SAGAL: There was a real guy named Steve Urkel who the character was named for. And he did not enjoy it after a very short while. Two more chances. Here's your next question. Urkel's popularity led to a number of branded products, including which of these? A, Steve Urkel nerd glasses with masking tape pre-applied; B, Urkel-O's breakfast cereal; or C, an automated chess player called the Mechanical Urk.
EARLE: Breakfast cereal I guess.
SAGAL: It is the...
KURTIS: Yay (laughter).
SAGAL: ...Breakfast cereal.
(SOUNDBITE OF BELL)
SAGAL: Last one for the - all the marbles. Jaleel White, the actor who played Urkel, went on to have the usual struggles of an actor associated with one role. He tried appearing on "Dancing With The Stars," but what happened? A, asked to dance in flood-high pants and suspenders, he swore and stomped off the set; B, he was so obnoxious to other participants he became known as Jerkel (ph)...
SAGAL: ...Or C, he insisted on doing his own choreography for the jitterbug section and broke a hip.
EARLE: Oh, let's see - B.
SAGAL: B. It is B.
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EARLE: OK, good.
SAGAL: He, by the way - he denied the rumors that he was unpopular and said he got along great with everybody. He was still voted off the show, though.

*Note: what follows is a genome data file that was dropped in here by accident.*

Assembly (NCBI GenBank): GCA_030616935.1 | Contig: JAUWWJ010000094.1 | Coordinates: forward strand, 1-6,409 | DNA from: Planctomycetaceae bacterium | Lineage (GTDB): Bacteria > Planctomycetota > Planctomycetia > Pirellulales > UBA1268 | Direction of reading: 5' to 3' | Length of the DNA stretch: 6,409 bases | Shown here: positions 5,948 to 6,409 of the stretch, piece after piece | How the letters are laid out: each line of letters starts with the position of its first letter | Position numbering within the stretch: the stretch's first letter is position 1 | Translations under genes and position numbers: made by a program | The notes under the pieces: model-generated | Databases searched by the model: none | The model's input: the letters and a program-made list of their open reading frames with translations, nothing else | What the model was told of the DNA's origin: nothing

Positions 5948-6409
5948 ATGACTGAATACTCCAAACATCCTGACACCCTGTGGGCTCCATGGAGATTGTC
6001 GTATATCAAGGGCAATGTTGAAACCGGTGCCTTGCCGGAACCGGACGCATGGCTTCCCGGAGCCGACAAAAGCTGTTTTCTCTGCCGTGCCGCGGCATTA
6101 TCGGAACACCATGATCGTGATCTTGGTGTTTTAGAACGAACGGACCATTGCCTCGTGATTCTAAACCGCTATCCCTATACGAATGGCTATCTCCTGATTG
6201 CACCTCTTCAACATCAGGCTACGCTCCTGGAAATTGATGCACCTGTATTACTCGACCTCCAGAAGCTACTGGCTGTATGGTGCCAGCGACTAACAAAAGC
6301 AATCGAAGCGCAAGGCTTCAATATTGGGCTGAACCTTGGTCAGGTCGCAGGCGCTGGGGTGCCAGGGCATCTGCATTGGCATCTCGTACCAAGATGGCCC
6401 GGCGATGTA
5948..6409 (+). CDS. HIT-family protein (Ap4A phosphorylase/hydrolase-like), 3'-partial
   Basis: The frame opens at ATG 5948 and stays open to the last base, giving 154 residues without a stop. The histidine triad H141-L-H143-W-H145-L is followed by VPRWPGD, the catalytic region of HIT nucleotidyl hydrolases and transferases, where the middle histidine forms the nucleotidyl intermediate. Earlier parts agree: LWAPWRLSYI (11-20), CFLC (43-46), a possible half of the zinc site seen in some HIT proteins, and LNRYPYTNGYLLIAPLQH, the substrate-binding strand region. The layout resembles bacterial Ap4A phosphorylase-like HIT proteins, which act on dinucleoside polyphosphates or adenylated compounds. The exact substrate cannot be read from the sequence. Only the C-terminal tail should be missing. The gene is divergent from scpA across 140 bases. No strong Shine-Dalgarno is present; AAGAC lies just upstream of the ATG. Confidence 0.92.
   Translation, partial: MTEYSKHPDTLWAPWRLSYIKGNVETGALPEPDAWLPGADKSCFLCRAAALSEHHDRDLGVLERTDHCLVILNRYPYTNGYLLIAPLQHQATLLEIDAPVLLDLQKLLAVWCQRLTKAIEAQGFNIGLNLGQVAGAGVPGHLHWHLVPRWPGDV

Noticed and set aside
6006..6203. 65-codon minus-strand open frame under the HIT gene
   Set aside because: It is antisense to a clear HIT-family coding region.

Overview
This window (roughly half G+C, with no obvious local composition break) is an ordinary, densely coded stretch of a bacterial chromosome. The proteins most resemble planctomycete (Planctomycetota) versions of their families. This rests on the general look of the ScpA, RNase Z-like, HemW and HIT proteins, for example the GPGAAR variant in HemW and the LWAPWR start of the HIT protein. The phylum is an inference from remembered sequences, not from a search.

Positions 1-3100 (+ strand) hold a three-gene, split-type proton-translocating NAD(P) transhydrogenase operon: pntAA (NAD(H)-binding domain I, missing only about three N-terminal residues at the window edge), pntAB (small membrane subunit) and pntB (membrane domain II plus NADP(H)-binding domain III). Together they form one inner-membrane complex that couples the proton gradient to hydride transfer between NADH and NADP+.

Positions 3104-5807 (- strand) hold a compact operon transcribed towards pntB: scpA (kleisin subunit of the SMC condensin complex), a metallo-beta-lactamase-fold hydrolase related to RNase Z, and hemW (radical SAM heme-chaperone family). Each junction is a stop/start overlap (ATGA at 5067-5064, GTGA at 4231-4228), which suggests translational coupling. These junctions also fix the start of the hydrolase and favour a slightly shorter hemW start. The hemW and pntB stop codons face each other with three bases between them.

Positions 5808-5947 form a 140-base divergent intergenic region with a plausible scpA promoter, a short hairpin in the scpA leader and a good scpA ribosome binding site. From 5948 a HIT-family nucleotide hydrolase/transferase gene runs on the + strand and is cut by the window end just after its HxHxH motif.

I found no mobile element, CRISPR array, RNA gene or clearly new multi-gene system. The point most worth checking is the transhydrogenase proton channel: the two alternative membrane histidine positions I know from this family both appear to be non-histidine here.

SAGAL: Bill, how did Steve Earle do?
KURTIS: What a smart guy.
KURTIS: He got two out of three.
ROXANNE ROBERTS: Yay.
KURTIS: So you won.
SAGAL: Congratulations, Steve.
SAGAL: Steve Earle's new album is called "Guy." It's out now wherever you listen to music.
Steve Earle, thank you so much for joining us here at WAIT WAIT... DON'T TELL ME.
EARLE: Thanks, Peter.
SAGAL: Steve Earle, everybody.
(SOUNDBITE OF STEVE EARLE SONG, "FEEL ALRIGHT")
SAGAL: When we come back, best-selling author Jennifer Weiner reveals how her mom reacted when she published her first novel called "Good In Bed." And Anthony Anderson from ABC's "Black-ish" reveals the pain and pleasure of going to work with his mom. We'll be back in a minute with more of WAIT WAIT... DON'T TELL ME from NPR. Transcript provided by NPR, Copyright NPR.